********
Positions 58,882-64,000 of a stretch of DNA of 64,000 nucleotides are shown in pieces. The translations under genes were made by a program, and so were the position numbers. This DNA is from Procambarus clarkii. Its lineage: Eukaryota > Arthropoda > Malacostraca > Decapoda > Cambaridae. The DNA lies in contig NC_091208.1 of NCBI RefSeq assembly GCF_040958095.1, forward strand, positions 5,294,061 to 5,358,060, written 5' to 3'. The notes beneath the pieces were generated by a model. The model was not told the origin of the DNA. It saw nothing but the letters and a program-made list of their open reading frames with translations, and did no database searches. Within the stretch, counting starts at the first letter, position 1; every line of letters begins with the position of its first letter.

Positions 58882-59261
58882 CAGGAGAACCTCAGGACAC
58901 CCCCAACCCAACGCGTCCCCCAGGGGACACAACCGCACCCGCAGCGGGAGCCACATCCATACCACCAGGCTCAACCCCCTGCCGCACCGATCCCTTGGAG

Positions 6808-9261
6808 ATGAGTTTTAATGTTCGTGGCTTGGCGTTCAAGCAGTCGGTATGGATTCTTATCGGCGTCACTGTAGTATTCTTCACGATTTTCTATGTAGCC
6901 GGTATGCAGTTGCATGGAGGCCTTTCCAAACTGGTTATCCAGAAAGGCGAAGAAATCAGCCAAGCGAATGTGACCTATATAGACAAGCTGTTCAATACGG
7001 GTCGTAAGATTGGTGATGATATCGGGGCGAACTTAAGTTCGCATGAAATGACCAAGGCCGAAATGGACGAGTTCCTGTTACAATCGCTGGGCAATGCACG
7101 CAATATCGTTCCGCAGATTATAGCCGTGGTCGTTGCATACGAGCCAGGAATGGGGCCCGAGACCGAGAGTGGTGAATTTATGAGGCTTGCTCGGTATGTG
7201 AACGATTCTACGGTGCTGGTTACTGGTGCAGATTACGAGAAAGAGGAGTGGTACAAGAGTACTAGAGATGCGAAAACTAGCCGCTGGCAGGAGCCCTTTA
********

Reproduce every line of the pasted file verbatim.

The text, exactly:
Positions 58,882-64,000 of a stretch of DNA of 64,000 nucleotides are shown in pieces. The translations under genes were made by a program, and so were the position numbers. This DNA is from Procambarus clarkii. Its lineage: Eukaryota > Arthropoda > Malacostraca > Decapoda > Cambaridae. The DNA lies in contig NC_091208.1 of NCBI RefSeq assembly GCF_040958095.1, forward strand, positions 5,294,061 to 5,358,060, written 5' to 3'. The notes beneath the pieces were generated by a model. The model was not told the origin of the DNA. It saw nothing but the letters and a program-made list of their open reading frames with translations, and did no database searches. Within the stretch, counting starts at the first letter, position 1; every line of letters begins with the position of its first letter.

Positions 58882-59261
58882 CAGGAGAACCTCAGGACAC
58901 CCCCAACCCAACGCGTCCCCCAGGGGACACAACCGCACCCGCAGCGGGAGCCACATCCATACCACCAGGCTCAACCCCCTGCCGCACCGATCCCTTGGAG

Positions 6808-9261
6808 ATGAGTTTTAATGTTCGTGGCTTGGCGTTCAAGCAGTCGGTATGGATTCTTATCGGCGTCACTGTAGTATTCTTCACGATTTTCTATGTAGCC
6901 GGTATGCAGTTGCATGGAGGCCTTTCCAAACTGGTTATCCAGAAAGGCGAAGAAATCAGCCAAGCGAATGTGACCTATATAGACAAGCTGTTCAATACGG
7001 GTCGTAAGATTGGTGATGATATCGGGGCGAACTTAAGTTCGCATGAAATGACCAAGGCCGAAATGGACGAGTTCCTGTTACAATCGCTGGGCAATGCACG
7101 CAATATCGTTCCGCAGATTATAGCCGTGGTCGTTGCATACGAGCCAGGAATGGGGCCCGAGACCGAGAGTGGTGAATTTATGAGGCTTGCTCGGTATGTG
7201 AACGATTCTACGGTGCTGGTTACTGGTGCAGATTACGAGAAAGAGGAGTGGTACAAGAGTACTAGAGATGCGAAAACTAGCCGCTGGCAGGAGCCCTTTA